Main Page

From GestureML
Jump to: navigation, search


Welcome to the GestureML Wiki. This wiki contains GML, knowledge base articles and tutorials designed for users and developers of Gesture Markup Language and the Gestureworks family of products. Gesture Markup Language (GML) is an XML based multitouch gesture user interface language.

GML is an extensible markup language used to define gestures that describe interactive object behavior and the relationships between objects in an application. Gesture Markup Language has been designed to enhance the development of multiuser multitouch and other HCI device driven applications.



GML provides tools for interaction developers to freely design unique hi fidelity multitouch gesture interactions from a range of HCI input devices. A gesture can be a simple as a single tap or as complex as a series of detailed hand motion sequences that can lead to a gesture based password or rich character behaviors.

Feature List

  • Custom multitouch gesture definition
  • Run-time gesture editing
  • Gesture action matching
  • Gesture property filtering
  • Gesture value boundaries
  • Gesture event mapping
  • Continuous and discrete gesture events
  • Concurrent parallel gesture support
  • Gesture set definition
  • Device specific gesture definition
  • Input specific gesture definition
  • Bi-manual gesture definition
  • Gesture sequence definition
  • Compound gesture definition
  • CML support

GestureML Overview

The declarative form of GML can be used effectively to create complete, human readable, descriptions of multitouch gesture actions and specify how events and commands are generated in an application layer. GML can be used in combination with CML to create rich, dynamically defined user experiences. When GML is used with a Gestureworks engine in combination with Creative Markup Language (CML): objects can be dynamically constructed and managed along with well defined, dynamic display properties and interactive behaviors.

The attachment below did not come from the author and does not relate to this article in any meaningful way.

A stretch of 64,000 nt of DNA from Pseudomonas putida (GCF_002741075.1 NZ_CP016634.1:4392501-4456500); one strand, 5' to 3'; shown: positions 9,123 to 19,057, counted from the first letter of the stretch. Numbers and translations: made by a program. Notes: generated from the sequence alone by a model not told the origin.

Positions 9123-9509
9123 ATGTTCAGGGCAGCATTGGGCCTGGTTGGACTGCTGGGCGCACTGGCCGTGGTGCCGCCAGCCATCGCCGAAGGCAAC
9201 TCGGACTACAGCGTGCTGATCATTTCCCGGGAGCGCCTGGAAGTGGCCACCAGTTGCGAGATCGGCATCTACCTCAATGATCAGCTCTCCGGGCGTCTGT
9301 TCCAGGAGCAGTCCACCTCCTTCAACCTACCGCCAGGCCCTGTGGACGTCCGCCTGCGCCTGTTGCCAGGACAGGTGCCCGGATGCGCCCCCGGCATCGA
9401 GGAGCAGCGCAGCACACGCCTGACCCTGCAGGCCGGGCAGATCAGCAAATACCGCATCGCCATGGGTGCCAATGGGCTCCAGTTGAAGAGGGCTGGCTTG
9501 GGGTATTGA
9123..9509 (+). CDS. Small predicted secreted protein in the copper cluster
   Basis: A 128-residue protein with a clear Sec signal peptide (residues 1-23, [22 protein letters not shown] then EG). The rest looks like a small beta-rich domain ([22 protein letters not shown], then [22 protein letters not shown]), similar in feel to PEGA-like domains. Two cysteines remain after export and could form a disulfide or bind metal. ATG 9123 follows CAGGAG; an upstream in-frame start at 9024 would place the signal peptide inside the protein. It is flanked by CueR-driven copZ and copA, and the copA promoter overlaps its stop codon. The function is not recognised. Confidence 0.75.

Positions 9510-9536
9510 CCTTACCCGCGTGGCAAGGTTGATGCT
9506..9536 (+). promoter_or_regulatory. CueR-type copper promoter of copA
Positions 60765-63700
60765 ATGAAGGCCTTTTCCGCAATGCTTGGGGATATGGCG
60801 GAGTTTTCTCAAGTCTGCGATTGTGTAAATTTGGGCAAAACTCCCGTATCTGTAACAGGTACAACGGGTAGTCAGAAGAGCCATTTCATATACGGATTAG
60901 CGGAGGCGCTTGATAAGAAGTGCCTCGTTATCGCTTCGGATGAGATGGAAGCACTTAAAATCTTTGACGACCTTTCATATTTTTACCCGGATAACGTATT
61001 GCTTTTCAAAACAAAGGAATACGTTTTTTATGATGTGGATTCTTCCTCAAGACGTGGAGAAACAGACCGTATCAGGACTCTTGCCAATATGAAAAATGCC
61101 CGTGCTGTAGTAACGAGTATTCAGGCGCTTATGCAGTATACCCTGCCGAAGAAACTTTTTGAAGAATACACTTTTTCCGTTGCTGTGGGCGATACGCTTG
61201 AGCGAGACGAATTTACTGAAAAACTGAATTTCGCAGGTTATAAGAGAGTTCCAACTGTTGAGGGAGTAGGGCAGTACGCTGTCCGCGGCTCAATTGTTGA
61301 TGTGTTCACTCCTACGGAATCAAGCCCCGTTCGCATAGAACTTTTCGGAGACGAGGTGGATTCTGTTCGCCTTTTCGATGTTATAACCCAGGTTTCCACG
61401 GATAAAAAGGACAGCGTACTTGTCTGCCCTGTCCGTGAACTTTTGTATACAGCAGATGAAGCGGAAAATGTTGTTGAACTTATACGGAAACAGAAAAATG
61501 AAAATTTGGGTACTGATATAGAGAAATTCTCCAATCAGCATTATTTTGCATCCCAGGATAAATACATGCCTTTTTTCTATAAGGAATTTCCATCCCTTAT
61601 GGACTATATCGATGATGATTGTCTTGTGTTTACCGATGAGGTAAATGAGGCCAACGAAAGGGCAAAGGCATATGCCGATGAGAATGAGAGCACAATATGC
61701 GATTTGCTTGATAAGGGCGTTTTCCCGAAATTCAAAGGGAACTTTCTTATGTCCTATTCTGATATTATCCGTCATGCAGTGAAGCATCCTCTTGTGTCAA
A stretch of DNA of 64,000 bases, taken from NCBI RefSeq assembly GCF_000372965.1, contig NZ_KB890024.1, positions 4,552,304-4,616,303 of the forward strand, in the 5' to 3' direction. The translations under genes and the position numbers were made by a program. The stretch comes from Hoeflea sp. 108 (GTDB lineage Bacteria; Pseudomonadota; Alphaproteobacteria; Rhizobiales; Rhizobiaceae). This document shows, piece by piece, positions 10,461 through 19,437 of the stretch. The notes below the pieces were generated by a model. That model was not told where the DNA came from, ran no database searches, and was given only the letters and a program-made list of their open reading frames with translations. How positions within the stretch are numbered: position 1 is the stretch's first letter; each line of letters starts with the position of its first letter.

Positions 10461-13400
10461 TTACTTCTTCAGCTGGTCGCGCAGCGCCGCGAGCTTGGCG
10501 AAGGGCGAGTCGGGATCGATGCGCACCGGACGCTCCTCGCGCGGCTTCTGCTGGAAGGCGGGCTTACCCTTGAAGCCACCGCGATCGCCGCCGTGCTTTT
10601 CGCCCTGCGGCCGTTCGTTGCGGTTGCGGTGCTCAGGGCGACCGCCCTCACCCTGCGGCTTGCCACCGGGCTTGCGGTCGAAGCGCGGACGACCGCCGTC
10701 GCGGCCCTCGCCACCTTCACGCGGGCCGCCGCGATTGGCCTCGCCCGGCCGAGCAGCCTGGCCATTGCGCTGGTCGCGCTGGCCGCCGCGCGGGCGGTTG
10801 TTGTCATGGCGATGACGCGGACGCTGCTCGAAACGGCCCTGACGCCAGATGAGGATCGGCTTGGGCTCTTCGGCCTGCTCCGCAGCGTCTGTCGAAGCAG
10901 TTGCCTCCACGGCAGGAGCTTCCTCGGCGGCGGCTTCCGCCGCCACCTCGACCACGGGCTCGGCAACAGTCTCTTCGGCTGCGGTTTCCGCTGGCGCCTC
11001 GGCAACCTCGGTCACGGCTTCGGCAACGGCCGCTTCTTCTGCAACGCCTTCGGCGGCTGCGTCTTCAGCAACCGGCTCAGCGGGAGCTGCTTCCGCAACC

Central to the design of GML structure is conceptual framework of Objects Containers Gestures and Manipulators (OCGM). In conjunction with OCGM are included methods for defining Human Computer Interaction (HCI) design principles such as affordance and feedback. One of the primary goals of GML is to present a standard markup language for integrating a complete range of Natural User Interface (NUI) modes and models which would allow for the creation of multiple discrete or blended user interfaces. GML can be used to construct gestures for a wide variety of input methods such as: tangible objects, touch surfaces, body tracking, accelerometer, voice and brain-wave. When GML is combined with CML it has been designed to enable the development of the complete spectrum of post-WIMP NUIs (or RBI's) such as: organic UI’s, Zoomable UI's, augmented reality, haptics, multiuser and full range immersive multitouch environments.
GML has been developed an open standard that can be used to rapidly create and share gestures for a wide variety of Human Computer Input(HCI) devices. Promoting these features by presenting a user friendly method for shaping complex interactions provides a corner stone with which to build the next generation of dynamic, production level HCI applications.

Current implementations of GML in the form of an external gesture engine (as in Gestureworks Core) present 300+ base gestures that can be integrated into an application layer using bindings (available in C++, C#, Java and Python). This model effectively provides an infinite number of possible gestures each with potential to be recast or refined after related applications have been compiled and distributed. This approach puts interaction development directly into the hands of the UX designer and even allows independent end user management.

Examples of Use

From a UI development standpoint multitouch gestures are relatively new and in many cases methods of best practice for UX development has remained closely linked to application type and available devices or modes. In order to effectively explore new UX paradigms any complete gesture description must provide and inherent flexibility in the way gestural input is recognized and mapped within applications but also remain outside the compiled application. Loosely coupling gesture recognition to the application in this manner provides a standard method to dynamically define gestures. This model allows users to define equivalent gestures or variable gesture modes for different input types and device types without requiring further application level development.